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On the Prospects for Building a Working Model of the Visual Cortex

Thomas Dean
Glenn Carroll
Proceedings of AAAI-07, MIT Press, Cambridge, Massachusetts (2007), pp. 1597-1600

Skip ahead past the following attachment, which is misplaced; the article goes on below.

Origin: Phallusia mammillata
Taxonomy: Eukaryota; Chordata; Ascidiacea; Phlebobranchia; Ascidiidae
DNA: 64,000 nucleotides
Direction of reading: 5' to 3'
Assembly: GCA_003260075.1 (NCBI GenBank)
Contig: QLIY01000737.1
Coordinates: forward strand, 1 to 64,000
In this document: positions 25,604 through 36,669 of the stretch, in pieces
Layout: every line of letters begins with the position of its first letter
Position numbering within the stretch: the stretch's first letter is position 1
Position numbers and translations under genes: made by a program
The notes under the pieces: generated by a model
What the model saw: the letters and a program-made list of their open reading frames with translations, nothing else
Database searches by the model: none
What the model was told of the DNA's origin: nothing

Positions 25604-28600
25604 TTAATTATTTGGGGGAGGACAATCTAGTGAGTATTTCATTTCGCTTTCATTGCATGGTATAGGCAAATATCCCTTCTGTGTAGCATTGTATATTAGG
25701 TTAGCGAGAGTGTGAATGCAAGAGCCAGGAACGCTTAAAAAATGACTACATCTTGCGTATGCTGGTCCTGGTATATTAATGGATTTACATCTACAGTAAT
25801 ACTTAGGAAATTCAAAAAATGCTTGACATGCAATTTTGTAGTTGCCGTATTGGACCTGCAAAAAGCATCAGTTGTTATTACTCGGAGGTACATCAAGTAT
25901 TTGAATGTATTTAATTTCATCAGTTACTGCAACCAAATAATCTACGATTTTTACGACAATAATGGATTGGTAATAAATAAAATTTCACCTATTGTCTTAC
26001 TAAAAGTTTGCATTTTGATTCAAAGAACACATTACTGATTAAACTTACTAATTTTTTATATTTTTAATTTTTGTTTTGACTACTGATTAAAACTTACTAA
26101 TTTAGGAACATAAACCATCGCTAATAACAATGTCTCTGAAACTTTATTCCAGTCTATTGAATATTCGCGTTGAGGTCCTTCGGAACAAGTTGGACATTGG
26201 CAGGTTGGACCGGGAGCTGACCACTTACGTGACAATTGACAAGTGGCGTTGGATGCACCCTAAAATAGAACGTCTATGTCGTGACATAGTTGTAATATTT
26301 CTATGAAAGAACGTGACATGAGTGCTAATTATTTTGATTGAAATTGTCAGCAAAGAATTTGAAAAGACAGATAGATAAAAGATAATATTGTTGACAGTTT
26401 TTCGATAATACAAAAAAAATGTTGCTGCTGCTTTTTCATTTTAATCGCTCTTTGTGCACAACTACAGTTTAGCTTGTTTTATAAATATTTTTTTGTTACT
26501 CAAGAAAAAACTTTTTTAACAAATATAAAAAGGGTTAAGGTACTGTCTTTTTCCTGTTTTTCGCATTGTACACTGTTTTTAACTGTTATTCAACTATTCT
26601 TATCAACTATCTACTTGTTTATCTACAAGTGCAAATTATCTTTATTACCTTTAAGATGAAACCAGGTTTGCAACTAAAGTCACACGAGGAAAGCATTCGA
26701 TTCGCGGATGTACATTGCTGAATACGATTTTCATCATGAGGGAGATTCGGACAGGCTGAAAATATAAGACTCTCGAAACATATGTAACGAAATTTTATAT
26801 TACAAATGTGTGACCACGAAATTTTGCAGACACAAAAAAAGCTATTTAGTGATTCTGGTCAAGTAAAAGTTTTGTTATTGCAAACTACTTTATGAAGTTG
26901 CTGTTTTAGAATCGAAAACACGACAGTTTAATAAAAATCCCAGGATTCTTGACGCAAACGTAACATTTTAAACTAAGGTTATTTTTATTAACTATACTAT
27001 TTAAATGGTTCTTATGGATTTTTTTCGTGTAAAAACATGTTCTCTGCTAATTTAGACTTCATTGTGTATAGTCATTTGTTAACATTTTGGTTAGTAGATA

Human-level visual performance has remained largely beyond the reach of engineered systems despite decades of research and significant advances in problem formulation, algorithms and computing power. We posit that significant progress can be made by combining existing technologies from machine vision, insights from theoretical neuroscience and large-scale distributed computing. Such claims have been made before and so it is quite reasonable to ask what are the new ideas we bring to the table that might make a difference this time around. From a theoretical standpoint, our primary point of departure from current practice is our reliance on exploiting time in order to turn an otherwise intractable unsupervised problem into a locally semi-supervised, and plausibly tractable, learning problem. From a pragmatic perspective, our system architecture follows what we know of cortical neuroanatomy and provides a solid foundation for scalable hierarchical inference. This combination of features provides the framework for implementing a wide range of robust object-recognition capabilities.

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